Sunday, July 22, 2012

My Grandma's Plums

I canned plums today.  It is a trip into my childhood and food is the vehicle that takes me there.
My Grandparents were homesteaders on Buckhorn Flatts near Riverton Wyoming.  They ran some cattle, raised sugarbeets, ran the beet dump, and had a dairy.  When I was little, I loved to be at Pappa Hinkle's house.  The men would come into Grandma's kitchen after milking, and have coffee.  They ate their lunch around that table, and talked of all things.  There was humor and love always in that house.  We ate cottage cheese with syrup, and tomatoes with sugar sprinkled on them, and these wonderful canned plums.  Sitting there next to the white built in china cabinet, and looking out the window that overlooked  the chicken house, which I had a fascination for, I always felt at home and content.
I loved my Grandmother's canned plums.  Their tart and tangy sweetness is just one of those things that tastes like nothing else. The smell of the syrup alone is one of those things that makes you pause, and inhale deeply, exhaling with the word Aaaahhhh.  They should be served ice cold, or thickened in a pie.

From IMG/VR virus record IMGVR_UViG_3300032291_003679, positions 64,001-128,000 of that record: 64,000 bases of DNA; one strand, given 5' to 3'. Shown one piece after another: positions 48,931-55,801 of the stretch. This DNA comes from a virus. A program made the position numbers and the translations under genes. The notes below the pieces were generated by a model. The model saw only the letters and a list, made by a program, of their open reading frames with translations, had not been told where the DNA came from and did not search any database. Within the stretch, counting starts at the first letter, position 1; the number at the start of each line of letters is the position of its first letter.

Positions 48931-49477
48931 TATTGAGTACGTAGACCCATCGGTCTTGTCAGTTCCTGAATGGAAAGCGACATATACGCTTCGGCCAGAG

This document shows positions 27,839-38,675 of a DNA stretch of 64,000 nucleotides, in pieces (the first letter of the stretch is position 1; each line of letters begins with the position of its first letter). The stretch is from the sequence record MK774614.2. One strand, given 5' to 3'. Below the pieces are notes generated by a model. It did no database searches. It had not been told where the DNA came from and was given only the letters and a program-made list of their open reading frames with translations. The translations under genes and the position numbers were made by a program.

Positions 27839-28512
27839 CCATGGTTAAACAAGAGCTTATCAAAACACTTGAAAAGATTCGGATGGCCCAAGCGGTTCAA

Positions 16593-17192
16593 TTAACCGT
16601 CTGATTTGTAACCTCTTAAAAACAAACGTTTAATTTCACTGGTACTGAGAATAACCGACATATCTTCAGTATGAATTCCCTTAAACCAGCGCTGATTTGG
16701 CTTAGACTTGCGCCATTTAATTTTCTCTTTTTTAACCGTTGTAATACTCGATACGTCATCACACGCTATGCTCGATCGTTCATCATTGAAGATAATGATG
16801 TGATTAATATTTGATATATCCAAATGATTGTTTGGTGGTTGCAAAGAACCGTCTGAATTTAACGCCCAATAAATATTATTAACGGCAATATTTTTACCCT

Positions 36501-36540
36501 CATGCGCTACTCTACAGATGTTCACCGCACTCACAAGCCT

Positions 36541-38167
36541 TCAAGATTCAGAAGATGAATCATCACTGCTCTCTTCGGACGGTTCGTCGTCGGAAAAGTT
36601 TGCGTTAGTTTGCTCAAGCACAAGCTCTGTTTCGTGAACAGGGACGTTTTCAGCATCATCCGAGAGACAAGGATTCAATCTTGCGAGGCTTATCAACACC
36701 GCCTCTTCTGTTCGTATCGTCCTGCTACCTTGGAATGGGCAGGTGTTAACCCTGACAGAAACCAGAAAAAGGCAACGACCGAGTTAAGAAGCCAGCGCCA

Now that I am grown and can my own fruit, I find that plums are my favorite to can.  They are so simple.  Just cut them in half and pour over a light syrup made from 8 C water, and 2 C sugar boiled together.  Then process in a boiling water bath for twenty minutes for pints like these pictured above, or 25 minutes for quarts. No treating with fruit fresh, or peeling off skins, just plunk them in the jars and away we go!

Thursday, July 12, 2012

Jalapeno Cranberry Poppers with Bacon